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The Dangers of Winter War in Afghanistan

Colin Powell recently announced that we expect to have completed our mission and be out of Afghanistan before the winter. This may be a veiled threat to the Taliban that they should not try to wait us out, because if there is American military activity on the ground in Afghanistan in the winter, troops will run into the problem that has always plagued foreign armies there: the incredibly harsh winter weather. Even Afghanistan?s own civil war between the Taliban and the Northern Alliance usually shuts down between November and April.

However, it is also true that there are specialized US forces that are the best trained and equipped to operate in adverse weather conditions that the world has ever known. US forces are far more winter-capable than the Taliban, the mujahideen or even the Soviet forces that they defeated.

Snow arrives in blizzards over the center and north of the country. In the mountains, temperatures can fall to ?40F. Snow drifts up to 10 feet deep form and the wind chill means that a 15 mph wind can take the temperature down to -85F, in which exposed flesh freezes in less than 30 seconds.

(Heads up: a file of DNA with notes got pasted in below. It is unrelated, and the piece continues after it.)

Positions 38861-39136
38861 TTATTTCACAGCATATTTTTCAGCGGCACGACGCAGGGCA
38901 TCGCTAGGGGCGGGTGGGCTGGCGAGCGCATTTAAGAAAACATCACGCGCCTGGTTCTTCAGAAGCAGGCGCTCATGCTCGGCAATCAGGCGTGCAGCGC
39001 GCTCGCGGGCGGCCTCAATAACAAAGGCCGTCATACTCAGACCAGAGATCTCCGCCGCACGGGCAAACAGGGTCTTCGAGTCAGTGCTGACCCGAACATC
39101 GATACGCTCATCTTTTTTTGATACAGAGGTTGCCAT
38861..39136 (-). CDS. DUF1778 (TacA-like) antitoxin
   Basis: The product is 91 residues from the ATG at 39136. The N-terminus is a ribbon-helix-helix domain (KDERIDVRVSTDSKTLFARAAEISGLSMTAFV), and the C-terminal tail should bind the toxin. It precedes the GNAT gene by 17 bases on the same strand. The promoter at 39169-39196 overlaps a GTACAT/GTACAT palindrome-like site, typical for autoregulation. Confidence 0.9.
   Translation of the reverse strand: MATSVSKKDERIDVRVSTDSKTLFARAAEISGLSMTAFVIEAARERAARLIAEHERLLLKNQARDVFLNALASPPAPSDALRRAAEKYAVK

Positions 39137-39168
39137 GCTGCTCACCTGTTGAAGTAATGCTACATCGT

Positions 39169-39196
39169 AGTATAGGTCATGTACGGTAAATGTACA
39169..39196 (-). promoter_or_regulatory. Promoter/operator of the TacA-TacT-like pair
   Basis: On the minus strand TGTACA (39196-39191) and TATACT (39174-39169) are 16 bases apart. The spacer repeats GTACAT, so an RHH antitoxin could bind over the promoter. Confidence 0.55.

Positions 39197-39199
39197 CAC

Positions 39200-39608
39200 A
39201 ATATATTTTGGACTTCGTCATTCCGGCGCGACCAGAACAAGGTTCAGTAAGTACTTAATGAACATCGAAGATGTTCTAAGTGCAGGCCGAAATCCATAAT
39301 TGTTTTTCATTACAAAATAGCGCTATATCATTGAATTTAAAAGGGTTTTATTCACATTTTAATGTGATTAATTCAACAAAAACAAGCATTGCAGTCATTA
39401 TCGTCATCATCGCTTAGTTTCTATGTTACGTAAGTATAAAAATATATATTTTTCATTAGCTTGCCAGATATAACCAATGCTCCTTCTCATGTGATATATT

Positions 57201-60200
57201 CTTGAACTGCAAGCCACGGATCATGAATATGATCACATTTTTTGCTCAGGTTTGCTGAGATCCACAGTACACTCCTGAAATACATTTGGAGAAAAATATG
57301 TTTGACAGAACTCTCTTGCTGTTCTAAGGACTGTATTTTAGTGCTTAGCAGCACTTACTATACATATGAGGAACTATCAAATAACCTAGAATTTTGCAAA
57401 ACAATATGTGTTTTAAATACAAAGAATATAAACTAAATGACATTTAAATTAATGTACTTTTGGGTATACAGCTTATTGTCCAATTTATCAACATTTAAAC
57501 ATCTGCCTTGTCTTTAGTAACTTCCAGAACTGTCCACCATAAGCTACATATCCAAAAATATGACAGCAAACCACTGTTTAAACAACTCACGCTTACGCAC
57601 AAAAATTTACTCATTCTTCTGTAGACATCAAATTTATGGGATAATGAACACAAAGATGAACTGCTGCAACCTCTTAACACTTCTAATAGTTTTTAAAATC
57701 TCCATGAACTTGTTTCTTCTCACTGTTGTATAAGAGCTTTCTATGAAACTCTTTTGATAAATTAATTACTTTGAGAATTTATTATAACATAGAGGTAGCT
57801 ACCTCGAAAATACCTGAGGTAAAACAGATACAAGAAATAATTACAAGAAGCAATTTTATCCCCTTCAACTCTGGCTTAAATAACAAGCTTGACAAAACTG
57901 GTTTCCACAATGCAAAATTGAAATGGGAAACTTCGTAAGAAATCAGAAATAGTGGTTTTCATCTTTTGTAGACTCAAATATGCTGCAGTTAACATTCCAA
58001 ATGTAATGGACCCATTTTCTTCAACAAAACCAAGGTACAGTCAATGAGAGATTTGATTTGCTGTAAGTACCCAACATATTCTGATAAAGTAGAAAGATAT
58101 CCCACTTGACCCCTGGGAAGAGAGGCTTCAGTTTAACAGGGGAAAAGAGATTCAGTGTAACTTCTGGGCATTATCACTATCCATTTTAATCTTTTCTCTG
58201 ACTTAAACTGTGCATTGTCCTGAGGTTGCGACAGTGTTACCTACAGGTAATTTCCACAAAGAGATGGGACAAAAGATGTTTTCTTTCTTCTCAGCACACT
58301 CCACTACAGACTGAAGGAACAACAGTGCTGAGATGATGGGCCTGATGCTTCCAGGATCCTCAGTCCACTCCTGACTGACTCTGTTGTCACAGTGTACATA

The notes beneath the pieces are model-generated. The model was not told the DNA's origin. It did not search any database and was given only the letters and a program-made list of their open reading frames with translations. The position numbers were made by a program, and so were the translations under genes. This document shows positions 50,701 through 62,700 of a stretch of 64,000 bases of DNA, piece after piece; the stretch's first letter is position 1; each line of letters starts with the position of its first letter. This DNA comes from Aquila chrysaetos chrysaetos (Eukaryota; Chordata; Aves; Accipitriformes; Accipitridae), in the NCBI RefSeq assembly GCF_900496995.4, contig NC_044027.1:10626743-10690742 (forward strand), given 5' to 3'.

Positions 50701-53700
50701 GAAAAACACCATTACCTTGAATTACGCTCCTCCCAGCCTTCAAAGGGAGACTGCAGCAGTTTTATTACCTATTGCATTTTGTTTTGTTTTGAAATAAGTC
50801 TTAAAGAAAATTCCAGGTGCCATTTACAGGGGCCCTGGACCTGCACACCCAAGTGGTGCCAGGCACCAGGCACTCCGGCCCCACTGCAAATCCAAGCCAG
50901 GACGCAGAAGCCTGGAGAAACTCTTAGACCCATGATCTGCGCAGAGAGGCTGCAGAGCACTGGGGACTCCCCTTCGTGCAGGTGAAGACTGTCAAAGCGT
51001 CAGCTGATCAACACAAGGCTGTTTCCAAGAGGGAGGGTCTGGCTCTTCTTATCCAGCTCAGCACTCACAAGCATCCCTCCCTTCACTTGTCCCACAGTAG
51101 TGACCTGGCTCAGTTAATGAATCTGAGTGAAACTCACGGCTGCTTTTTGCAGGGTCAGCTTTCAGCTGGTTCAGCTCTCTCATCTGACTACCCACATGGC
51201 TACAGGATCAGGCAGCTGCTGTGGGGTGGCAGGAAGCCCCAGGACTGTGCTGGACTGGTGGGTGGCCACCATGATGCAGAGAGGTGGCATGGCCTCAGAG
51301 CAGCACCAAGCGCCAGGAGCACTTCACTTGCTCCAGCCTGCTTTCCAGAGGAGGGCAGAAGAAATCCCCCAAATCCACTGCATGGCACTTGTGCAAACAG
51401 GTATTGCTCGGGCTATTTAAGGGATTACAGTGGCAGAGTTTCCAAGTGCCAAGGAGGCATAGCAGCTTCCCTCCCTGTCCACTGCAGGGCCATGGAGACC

The cold regions research laboratory of the U.S. Army Corps of Engineers estimates that it takes 80% longer to repair a damaged runway on a snowy, windy day, than it would in summer. They say that, ?The effects on soldiers include increased time to perform tasks, reduced dexterity and accuracy, reduced grip strength, and failure to achieve adequate concentration on the task at hand.?

Modern armies use clothing based on the principle of insulation, layering, and ventilation. Inner layers are made of fabrics which retain heat but draw perspiration away from the skin, and an outer layer which lets perspiration evaporate, while repelling water on the outside. But even the best cold-weather clothing is cumbersome, greatly increasing the energy needed to do anything.

When the Russians were fighting in Afghanistan in the 1980s, soldiers found their cotton sleeping bags didn?t work. They tried to capture light, waterproof Western-made bags from mujahideen fighters.

The U.S. Army?s Research Institute of Environmental Medicine says soldiers need to eat 4,500 calories a day, while the diet is 2,000 to 2,500. And they need to drink more water, since water in the bloodstream improves circulation, sending more blood to the hands and feet. The caffeine in coffee dehydrates the body, so it?s better to drink something warm, sweet and non-caffeinated, like hot cocoa. ?Soldiers must drink even when they are not thirsty,? the institute warns. Below 10 degrees Fahrenheit their standard-issue canteens and five-gallon metal water containers can freeze. Snow can be thawed to provide water, but cold also drastically reduces the effectiveness of chlorine or iodine water purification.

The human body keeps warm by shivering and vasoconstriction. But shivering burns energy, which is one reason why soldiers need to consume more calories than normal. Vasoconstriction is the tightening of blood vessels in the skin. This reduces blood flow and conserves heat, but can lead to numbness, loss of dexterity in hands and fingers and eventually frostbite.